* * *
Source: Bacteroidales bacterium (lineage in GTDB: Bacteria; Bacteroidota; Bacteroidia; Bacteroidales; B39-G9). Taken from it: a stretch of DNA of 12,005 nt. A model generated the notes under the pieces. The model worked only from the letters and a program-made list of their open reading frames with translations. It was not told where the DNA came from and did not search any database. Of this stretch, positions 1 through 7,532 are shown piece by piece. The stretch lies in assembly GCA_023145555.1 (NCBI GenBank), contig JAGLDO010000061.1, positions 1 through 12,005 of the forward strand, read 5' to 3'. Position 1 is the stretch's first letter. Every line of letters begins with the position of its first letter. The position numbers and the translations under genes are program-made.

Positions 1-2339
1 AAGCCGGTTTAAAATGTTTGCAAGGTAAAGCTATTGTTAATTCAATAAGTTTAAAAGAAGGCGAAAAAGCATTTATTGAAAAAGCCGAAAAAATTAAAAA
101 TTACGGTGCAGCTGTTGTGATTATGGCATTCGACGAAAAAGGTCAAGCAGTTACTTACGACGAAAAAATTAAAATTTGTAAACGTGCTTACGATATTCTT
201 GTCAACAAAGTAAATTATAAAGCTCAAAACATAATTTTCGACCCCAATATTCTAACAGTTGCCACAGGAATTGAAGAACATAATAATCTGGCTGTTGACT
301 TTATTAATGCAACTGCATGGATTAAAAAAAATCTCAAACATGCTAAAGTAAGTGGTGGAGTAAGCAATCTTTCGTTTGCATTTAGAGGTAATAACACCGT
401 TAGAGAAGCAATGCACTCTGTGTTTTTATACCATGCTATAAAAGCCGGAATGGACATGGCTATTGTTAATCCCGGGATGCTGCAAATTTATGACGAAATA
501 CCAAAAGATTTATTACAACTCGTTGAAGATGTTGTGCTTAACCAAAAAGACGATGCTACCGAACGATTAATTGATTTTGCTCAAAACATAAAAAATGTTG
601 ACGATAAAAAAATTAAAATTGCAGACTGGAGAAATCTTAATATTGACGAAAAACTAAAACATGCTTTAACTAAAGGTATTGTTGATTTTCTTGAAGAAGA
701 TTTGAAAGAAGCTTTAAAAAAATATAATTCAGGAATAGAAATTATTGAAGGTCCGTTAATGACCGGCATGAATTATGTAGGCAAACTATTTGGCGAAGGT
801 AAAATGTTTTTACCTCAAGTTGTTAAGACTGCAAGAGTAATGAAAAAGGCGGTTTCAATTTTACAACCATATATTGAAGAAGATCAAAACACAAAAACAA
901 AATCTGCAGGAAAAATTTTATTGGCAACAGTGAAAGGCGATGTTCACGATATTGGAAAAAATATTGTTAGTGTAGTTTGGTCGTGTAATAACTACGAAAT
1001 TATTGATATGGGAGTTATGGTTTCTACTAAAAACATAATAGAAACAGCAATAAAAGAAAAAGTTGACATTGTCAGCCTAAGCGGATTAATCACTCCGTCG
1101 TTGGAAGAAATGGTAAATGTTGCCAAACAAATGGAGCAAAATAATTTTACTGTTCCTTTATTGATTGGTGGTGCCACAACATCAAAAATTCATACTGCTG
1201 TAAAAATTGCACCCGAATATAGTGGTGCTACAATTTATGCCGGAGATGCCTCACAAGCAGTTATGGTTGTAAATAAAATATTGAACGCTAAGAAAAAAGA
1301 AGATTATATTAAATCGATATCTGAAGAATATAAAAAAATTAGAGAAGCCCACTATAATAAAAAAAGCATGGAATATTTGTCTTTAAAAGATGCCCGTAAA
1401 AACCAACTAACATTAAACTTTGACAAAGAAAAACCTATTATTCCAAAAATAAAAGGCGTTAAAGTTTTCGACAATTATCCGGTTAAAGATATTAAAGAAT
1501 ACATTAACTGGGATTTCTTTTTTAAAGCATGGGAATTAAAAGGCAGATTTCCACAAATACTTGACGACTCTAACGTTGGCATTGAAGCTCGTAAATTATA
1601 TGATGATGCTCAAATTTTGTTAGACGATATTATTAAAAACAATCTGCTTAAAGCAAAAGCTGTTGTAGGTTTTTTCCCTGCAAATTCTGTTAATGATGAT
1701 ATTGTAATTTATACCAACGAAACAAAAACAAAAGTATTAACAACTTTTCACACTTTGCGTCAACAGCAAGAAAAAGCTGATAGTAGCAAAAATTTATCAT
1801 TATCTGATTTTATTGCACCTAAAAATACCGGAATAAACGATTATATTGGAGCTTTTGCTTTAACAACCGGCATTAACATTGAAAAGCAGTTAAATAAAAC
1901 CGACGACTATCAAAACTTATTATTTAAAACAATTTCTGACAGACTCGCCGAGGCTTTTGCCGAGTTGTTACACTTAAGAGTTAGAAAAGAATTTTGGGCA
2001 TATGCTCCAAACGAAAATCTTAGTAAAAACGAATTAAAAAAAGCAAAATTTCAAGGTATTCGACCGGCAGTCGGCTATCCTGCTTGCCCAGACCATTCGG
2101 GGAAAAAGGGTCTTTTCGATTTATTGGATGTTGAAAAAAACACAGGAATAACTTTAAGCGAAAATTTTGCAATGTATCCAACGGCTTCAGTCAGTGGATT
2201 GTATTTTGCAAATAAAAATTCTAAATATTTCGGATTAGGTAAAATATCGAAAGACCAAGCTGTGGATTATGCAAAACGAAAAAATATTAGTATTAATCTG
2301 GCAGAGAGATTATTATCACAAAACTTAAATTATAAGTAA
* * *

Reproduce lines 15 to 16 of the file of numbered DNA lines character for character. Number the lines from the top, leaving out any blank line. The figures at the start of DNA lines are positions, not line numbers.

1201 TAAAAATTGCACCCGAATATAGTGGTGCTACAATTTATGCCGGAGATGCCTCACAAGCAGTTATGGTTGTAAATAAAATATTGAACGCTAAGAAAAAAGA
1301 AGATTATATTAAATCGATATCTGAAGAATATAAAAAAATTAGAGAAGCCCACTATAATAAAAAAAGCATGGAATATTTGTCTTTAAAAGATGCCCGTAAA